Nutrition for Runners: FAQ

What does a nutrient look like?
Based on my description in the Dumb Summary, a nutrient looks something like this:



Why is his right leg atrophied?
Shut up.

I run early in the morning. Is it OK to run on an empty stomach? 
Sure, usually. If you try it and it's awful, next time try having a little smackerel of something first. You'll figure it out. 

How often do I need to fuel during a long run?
Did you really just say "fuel"?

OK, how often to I need to eat during a long run?
Depends on the length of the run, and what you had to eat the night before and morning of, and lots of other things, including your own gut. Some folks are able to "eat and run." Others, not so much. Dumb Runner used to take gels and stuff during long runs and marathons. But we gradually gave those up years ago, and the sky didn't fall. Today when we do a long run, we have a drink now and then – more when it's hot, obviously – and that's usually it. During a marathon we will gladly accept gummy bears or other bite-sized sugar-delivery vehicles.

There are no scientific formulas to answer questions like this, by the way, despite what you might hear elsewhere. And store-bought Sports Nutrition Products the Sales of Which People Wearing Slacks and Polo Shirts Discuss in Conference Rooms™ won't necessarily work any better or any worse than gummy bears, or whatever you happen to like. Experiment. Find what works for you.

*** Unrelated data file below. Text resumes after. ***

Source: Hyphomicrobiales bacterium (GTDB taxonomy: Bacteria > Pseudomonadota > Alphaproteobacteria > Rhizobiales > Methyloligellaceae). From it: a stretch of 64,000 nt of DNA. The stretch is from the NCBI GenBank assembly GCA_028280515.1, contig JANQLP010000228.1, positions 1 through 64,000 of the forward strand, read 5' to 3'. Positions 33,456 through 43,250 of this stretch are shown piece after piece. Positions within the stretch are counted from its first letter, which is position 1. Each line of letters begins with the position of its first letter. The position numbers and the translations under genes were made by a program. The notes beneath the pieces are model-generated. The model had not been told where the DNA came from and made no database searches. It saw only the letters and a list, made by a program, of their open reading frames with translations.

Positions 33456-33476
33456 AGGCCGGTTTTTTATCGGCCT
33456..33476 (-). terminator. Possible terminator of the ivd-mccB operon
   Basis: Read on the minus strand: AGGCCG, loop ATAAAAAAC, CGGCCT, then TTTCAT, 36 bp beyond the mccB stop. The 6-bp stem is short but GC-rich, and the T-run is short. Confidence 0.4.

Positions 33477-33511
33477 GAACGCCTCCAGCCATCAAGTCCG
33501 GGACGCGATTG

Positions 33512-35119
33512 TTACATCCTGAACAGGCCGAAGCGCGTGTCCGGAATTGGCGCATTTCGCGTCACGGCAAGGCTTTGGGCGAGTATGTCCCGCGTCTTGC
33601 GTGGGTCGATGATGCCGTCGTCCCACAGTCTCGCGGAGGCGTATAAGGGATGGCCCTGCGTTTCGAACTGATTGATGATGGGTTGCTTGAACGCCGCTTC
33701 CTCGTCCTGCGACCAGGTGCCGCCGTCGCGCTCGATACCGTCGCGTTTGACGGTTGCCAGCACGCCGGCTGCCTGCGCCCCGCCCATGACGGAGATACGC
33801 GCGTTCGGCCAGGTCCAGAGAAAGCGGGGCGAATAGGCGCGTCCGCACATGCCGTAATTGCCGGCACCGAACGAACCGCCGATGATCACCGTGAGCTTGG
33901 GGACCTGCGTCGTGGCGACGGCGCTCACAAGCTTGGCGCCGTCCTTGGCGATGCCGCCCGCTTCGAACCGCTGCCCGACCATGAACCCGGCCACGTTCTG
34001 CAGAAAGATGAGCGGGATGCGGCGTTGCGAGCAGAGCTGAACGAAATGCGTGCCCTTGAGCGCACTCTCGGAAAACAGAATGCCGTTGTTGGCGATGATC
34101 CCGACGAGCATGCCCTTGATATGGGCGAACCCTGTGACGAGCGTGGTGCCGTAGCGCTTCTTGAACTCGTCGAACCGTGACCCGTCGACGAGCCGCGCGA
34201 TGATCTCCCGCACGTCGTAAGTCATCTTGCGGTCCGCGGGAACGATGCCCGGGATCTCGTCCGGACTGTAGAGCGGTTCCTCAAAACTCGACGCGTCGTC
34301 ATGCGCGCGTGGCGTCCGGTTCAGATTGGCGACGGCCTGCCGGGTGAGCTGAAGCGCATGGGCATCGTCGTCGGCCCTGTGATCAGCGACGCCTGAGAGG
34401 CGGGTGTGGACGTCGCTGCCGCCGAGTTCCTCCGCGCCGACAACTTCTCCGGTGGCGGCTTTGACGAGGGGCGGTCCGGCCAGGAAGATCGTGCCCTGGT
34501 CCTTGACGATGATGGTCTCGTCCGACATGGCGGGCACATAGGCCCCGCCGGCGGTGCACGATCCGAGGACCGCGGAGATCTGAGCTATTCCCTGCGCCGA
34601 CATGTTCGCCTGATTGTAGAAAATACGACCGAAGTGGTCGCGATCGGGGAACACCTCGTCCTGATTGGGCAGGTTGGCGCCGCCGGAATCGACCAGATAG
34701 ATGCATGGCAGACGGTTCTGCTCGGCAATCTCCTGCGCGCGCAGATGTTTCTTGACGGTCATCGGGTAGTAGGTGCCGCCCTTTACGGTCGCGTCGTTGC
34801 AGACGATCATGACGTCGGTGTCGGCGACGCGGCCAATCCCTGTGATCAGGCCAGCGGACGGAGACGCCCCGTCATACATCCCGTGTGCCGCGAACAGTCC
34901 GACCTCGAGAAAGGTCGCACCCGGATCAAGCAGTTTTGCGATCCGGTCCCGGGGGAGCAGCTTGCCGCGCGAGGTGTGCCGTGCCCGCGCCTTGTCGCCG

I'm confused by all the sports drinks out there. Which one is best?
Dumb Runner has nothing against sports drinks. They have saved our butt more than once, and we can't imagine running a marathon without them. That said, we usually just drink water. Or, if we're taking a bottle on a long run, a 50/50 mix of water and whatever fruit juice is in the fridge, with a pinch of salt. You might try that.

This advice brought to you by BRAWNDO: The Thirst Mutilator. "It's got electrolytes."

Do I need to carbo-load before a marathon?
Nah. Just eat what you would normally eat the night before a long run. And don't overdo it. Packing every available cavity with rotini is not a shrewd move the night before a race.

Does caffeine really act as a diuretic, making you pee more and raising your risk of becoming dehydrated?
Short answer? No. The next time you hear someone asserting that, you have Dumb Runner's permission to dump fresh-ground French roast down the back of his shirt.

Do I need to take a multivitamin?

Even just as an "insurance policy"?

Can I stop worrying about how many grams of protein I should consume every day, and what the hell a "gram of protein" even looks like, and what carbs/protein/fat ratio I should be aiming for, and instead just try to eat a reasonably varied diet of whole grains, fruits, vegetables, lean protein, and sometimes a Boston cream doughnut, and really try to enjoy my food, and stop eating when I feel full?

Do you have a question about nutrition that's not addressed on this page? Ask it on our Submit a Question page and we'll do our best to help you out.